Where Levi and Harriet settled after their wedding is not known. In 1860, however, they were living in northeast Tennessee’s District 2 of Hawkins Co. Also in the home were Levi's parents William and Phoebe, his sister, Malinda, and an eighteen year old identified as Mary Wyatt.
In 1863 Levi went to war. His military records are needed to clarify the time frames of the units in which he served. First came the 10th East Tennessee Cavalry, then 8th TN Cavalry. As earlier noted, the 8th was created when 10th east was combined with 8th east. On 3/1/65 Levi was promoted to 1st sergeant in Company "E" of the 8th Tennessee.
The War over, whether the home Levi returned to was the Hawkins County residence or another is not known. By 1870, however, he and his family were residing and farming in District 9 of Grainger County, TN.
By the time the next census polling was done in 1880 the Bird family had quitted Tennessee for a farm located in Medicine Rooks County, Kansas. When and why the move was made is not known, but it may have been made with a stop in Iowa because it was in that state that son Clyde David was born in October, 1875. Grainger is a northeast Tennessee County adjacent to Hawkins County, TN.
As of 3/1/85 the Birds were still in Medicine, but by the time the June 1890 veterans schedule was tallied they had flown the Kansas coop and were residing in Seattle King County, Washington. What had drawn them to the Puget Sound region of the Pacific Northwest and when they had arrived here is not presently known. Occupations noted for Levi after coming to Seattle included "wood chopper" (1892) and "laborer" (1900).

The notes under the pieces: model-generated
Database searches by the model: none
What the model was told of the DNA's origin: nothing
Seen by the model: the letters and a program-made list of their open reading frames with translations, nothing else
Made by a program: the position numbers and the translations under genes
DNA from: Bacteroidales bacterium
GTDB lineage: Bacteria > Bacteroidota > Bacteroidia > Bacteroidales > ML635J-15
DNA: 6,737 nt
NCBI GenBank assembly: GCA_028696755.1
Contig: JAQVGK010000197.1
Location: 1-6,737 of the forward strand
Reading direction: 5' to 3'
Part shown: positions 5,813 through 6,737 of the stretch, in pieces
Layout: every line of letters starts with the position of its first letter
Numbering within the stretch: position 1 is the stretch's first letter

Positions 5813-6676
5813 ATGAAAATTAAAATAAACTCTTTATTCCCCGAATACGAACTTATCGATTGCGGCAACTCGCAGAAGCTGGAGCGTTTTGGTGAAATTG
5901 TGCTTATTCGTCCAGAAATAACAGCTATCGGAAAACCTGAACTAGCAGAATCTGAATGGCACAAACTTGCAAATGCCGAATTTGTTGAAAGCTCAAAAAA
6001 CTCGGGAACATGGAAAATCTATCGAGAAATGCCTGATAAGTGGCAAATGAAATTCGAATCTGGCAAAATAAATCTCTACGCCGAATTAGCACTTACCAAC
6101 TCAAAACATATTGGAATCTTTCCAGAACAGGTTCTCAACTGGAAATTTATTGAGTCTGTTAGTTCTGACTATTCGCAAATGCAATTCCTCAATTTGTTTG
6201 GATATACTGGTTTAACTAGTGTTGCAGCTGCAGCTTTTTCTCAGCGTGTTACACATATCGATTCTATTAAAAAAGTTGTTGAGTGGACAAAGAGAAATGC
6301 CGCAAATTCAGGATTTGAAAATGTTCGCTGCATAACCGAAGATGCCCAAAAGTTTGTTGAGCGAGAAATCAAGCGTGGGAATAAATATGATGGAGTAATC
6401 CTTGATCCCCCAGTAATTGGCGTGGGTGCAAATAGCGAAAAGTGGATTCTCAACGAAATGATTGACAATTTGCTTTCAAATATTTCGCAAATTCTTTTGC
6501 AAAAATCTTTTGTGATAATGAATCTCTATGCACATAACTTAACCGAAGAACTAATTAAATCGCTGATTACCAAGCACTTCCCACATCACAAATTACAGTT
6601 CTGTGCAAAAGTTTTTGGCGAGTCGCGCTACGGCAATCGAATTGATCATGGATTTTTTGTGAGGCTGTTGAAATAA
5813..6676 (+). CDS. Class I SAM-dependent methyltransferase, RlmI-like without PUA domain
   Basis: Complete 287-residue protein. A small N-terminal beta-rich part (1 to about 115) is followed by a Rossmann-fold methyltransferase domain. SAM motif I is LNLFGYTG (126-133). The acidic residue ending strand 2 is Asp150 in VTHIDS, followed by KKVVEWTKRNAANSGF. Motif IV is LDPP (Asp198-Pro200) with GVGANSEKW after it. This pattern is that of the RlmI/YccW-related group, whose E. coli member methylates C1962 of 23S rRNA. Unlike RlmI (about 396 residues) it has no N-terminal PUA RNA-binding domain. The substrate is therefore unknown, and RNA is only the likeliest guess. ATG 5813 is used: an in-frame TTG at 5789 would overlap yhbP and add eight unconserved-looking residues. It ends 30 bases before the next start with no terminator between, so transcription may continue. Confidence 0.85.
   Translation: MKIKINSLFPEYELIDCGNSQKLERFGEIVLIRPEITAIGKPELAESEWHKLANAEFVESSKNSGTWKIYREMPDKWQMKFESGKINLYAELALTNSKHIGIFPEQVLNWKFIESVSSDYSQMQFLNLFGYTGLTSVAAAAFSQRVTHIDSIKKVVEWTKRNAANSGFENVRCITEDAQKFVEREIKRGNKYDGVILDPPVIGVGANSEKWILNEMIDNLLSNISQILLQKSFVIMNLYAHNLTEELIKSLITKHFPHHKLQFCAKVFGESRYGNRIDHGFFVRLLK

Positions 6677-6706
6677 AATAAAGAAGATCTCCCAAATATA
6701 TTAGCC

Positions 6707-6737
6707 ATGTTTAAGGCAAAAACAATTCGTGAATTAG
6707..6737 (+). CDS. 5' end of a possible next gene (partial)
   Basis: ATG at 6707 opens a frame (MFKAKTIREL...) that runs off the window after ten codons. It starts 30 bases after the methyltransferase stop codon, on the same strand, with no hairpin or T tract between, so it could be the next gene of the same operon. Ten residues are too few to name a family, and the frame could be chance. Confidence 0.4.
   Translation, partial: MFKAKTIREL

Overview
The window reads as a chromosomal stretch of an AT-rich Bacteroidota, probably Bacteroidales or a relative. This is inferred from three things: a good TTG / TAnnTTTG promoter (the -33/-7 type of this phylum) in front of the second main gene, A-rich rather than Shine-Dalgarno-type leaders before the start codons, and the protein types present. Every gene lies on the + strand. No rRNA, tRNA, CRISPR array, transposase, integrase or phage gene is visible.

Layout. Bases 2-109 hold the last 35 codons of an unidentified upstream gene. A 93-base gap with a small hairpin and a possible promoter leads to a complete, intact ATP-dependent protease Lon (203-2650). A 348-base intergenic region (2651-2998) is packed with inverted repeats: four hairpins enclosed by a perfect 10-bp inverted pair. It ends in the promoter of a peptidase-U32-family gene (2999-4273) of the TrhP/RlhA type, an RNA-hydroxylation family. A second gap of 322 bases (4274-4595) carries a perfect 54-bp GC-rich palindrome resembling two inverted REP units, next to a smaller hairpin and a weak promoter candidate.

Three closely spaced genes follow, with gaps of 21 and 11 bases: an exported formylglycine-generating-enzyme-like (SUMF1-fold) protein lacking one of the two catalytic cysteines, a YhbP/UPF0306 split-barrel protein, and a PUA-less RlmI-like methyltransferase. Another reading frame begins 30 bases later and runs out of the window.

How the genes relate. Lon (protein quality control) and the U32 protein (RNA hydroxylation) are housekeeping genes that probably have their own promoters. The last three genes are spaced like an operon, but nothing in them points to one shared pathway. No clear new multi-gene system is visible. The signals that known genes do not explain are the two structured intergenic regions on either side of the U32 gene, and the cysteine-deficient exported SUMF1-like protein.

Levi and Harriet would live out their years in Seattle. The Bird address for many of those years (1892 - 1910) was Ward 2.
Harriet died on 4/6/05 in Seattle. Details pertaining to her passing are not available. Interestingly, she was not buried in Seattle, but northeast of there in the Bothell I.O.O.F. (Pioneer) Cemetery located in Bothell King County, Washington. Her eldest daughter Margaret Bird Crumly lived in the Bothell/Woodinville area at the time, and her husband Alfred Crumly served in the early 1900's as pastor of the Bothell and Woodinville Methodist churches.
By 1920 widower Levi Bird had his fireman son, Clyde, living with him. Where that 1920 residence was located is not denoted.
Levi died in Seattle on 11/1/24. At passing he was aged 88 years, 8 months and 16 days. The cause, which had come upon him a year earlier, was myocarditis (heart problems).
The location of his passing was noted as 1211 1/2 Main Street, Seattle. This was undoubtable the address for he and Clyde who notified city authorities of his father's death.
Levi was/is buried in Bothell beside Harriet.
* In later years “Maggie” would become the second Mrs. Alfred Crumly. During the American Civil War Crumly served in Co. "H" 10th Iowa Infantry. The Crumlys moved to the Puget Sound region of the Pacific Northwest sometime prior to 1892. Both are buried in the Bothell I.O.O.F. (Pioneer) Cemetery located in Bothell King County, WA.
Buried at IOOF Pioneer Cemetery Bothell